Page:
Chromecast with Google TV Review: Teaching a Dongle New Tricks




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After covering so many rumors and leaks about it, it’s a tad surreal to actually have Google’s new streaming device in hand. But it’s real. This is the Chromecast with Google TV, Google’s latest and greatest streaming dongle — now packing a new user interface based on Android TV and a remote control.

We put this new streaming device through its paces, including performance tests to see how it fares compared to other streaming devices on the market. So if you’ve been eyeing an affordable streaming device, and you’ve been wondering if this $50 dongle has what it takes, let’s find out.

What’s New with the Chromecast with Google TV

So here’s a quick recap on the history of Google’s Chromecast series. The line has been around since 2013 and while the exact design has evolved over time, the basic idea is that these devices offer streaming chops in a small HDMI dongle that hooks to the back of your TV out of sight and out of mind.

What’s new this time is that instead of relying on your phone, tablet, or computer to cast media to your Chromecast to play on your TV, this new model comes packing an enhanced version of Android TV that’s called Google TV. And, along with the included remote control, this changes the recipe considerably. Instead of curating and selecting media via your phone, you can use this new Chromecast as a dedicated streaming device like you would a Roku, Fire TV or Apple TV.

Hardware and Features


We’re still dealing with a small, discrete device with a flexible HDMI “tail.” Unlike streaming boxes that sit on your entertainment center by your TV, these dongle-style devices are meant to plug straight into your HDMI port and hang off that connection on the back of your TV. Size-wise, however, this new Chromecast is a fair bit larger than earlier models.

In the box, you’ll get the Chromecast device itself, a remote control, batteries, adapter, and a power cord that uses the USB Type-C standard. As far as what this new Chromecast can do, some highlights include 4K HDR support, including Dolby Vision and HDR10+. Earlier Chromecast models have supported 4K and HDR, but we’ll dive into what sets this new one apart a little later.

You also get three color options: Sky, Sunrise, and Snow. And if you’re wondering why color choice would matter for a device that’s meant to be hidden behind your TV, well that color choice also applies to the included remote control.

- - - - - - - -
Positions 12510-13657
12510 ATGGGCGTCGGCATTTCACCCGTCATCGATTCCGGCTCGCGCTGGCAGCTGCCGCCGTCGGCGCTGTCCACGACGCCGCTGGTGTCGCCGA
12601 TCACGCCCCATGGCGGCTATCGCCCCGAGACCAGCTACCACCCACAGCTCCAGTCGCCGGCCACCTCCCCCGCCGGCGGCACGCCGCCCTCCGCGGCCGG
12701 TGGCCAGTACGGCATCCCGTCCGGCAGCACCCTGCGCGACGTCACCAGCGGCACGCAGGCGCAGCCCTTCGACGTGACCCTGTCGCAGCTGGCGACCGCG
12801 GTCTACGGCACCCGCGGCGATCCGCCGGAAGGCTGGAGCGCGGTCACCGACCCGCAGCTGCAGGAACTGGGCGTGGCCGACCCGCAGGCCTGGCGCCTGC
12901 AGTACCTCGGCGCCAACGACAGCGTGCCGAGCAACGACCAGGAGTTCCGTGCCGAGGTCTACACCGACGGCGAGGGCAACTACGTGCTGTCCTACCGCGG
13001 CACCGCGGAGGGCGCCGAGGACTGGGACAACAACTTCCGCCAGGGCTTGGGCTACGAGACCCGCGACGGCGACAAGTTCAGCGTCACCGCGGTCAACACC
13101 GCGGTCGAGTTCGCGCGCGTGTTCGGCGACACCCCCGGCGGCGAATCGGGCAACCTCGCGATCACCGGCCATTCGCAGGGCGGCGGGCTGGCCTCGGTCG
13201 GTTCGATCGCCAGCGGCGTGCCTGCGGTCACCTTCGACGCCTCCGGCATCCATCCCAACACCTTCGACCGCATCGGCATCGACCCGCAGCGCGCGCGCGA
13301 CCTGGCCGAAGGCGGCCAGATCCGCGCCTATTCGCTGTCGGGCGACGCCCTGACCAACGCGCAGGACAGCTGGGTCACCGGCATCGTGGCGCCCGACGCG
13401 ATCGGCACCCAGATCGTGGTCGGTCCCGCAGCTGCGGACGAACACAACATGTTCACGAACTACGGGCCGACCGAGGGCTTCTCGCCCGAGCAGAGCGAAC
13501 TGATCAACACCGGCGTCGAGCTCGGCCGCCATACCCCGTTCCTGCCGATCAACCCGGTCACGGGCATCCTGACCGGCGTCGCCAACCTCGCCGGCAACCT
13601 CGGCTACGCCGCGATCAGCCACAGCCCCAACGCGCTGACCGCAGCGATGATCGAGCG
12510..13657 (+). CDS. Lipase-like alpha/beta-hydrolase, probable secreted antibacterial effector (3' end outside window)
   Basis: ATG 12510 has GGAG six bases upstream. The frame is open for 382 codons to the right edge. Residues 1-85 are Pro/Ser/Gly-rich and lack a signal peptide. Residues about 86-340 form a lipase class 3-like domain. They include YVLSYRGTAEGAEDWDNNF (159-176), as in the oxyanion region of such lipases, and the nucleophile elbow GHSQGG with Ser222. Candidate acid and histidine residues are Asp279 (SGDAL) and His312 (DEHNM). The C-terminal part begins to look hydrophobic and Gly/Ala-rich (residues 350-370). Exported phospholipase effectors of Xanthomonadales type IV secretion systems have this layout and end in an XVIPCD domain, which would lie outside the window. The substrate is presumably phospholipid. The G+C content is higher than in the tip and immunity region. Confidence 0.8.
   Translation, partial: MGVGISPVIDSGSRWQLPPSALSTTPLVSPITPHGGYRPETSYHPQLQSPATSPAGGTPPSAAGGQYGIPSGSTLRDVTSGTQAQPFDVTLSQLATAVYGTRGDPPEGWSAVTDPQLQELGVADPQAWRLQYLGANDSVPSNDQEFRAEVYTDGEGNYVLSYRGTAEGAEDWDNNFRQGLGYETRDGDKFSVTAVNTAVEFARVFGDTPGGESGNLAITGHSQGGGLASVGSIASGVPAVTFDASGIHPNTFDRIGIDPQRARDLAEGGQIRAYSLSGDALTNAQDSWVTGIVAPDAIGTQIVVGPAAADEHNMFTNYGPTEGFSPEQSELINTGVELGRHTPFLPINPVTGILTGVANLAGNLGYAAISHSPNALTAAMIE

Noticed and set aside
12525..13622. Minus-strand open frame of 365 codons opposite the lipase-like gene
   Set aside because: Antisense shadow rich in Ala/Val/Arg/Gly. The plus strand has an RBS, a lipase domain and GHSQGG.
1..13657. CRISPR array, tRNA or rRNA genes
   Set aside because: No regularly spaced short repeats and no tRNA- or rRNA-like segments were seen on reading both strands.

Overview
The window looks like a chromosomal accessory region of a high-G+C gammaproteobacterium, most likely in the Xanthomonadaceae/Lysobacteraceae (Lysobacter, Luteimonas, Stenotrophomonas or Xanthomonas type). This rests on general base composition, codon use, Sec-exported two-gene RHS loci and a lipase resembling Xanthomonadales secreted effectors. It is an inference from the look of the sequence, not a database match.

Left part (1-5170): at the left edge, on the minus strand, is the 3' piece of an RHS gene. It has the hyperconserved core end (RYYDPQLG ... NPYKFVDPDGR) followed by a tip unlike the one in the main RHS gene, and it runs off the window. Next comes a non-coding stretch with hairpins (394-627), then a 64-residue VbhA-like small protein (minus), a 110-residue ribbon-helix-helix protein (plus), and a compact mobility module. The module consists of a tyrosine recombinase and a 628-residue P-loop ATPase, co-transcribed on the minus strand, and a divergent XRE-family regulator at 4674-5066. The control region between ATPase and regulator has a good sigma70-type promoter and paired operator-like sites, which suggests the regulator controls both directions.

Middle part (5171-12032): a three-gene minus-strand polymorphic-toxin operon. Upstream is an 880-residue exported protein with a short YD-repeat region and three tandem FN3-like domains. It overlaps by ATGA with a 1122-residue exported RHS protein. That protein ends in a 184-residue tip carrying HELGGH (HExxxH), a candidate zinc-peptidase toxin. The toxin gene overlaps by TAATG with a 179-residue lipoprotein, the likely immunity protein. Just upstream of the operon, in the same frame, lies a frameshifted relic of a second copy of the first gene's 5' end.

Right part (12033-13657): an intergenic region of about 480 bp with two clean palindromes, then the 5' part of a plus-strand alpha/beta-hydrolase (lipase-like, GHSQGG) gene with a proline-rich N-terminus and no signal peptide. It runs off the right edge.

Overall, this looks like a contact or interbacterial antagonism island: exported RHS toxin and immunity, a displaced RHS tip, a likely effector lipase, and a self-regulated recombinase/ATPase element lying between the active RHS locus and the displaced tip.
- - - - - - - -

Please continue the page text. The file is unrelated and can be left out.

Of course, one of the biggest features here is the addition of Google TV, which acts sort of like a new interface layer on top of the existing Android TV. We’ll get into actually using the software in the next section, but to sum up: Instead of presenting a grid of available streaming apps, Google TV aims to offer suggestions tailored to your viewing habits and preferences.

When you fire up your Chromecast, you’ll see options like “Top Picks for You,” categories like Action or Comedy, or suggestions based on movies you’ve watched. Those recommendations pull from a variety of streaming services, including ones you may or may not subscribe to, but the goal is, ideally, more relevant viewing options for you.

Setup and Performance

One of the hallmarks of the Chromecast line, and HDMI dongles in general, is the ease in setup. And that continues here — you just plug the Chromecast into your TV’s HDMI port and then plug in the power cord. And since it’s a USB Type C port, you don’t have to worry about which way you’re holding the power cord when you plug it in.

Once it’s connected and powered up, it’s time to set up your Chromecast. You’re given a couple of options here. You can set up the device via your TV, which means inputting some details via the included remote control. It’s certainly doable, but if you want to save some time, you can download the Google Home app and set up your Chromecast via a phone or tablet.

You’ll enter details like your email address and WiFi login, and then you can customize things by designating a location for your Chromecast. This can be useful if you have several devices around your home to manage, and it’s something we’ve seen on other platforms.

Chromecast box contents

And once the setup process is done and the Chromecast has downloaded key updates, you’ll be greeted by the Google TV home screen.

If you’re used to the standard Android TV experience on an Nvidia Shield TV Pro or TiVo Stream 4K, you might pick up on a few similarities here, but it’s clear Google’s trying to add some new layers here.

For one, instead of focusing on individual apps, you’re presented with a list of content choices pulled from several services. You can customize things by telling Google which services you’re subscribed to, but not all services currently support that level of personalization.

If you tell Google which services you’re subscribed to, those get higher priority among the recommendations, but you’ll still probably see options from other services, including rentals and digital purchases.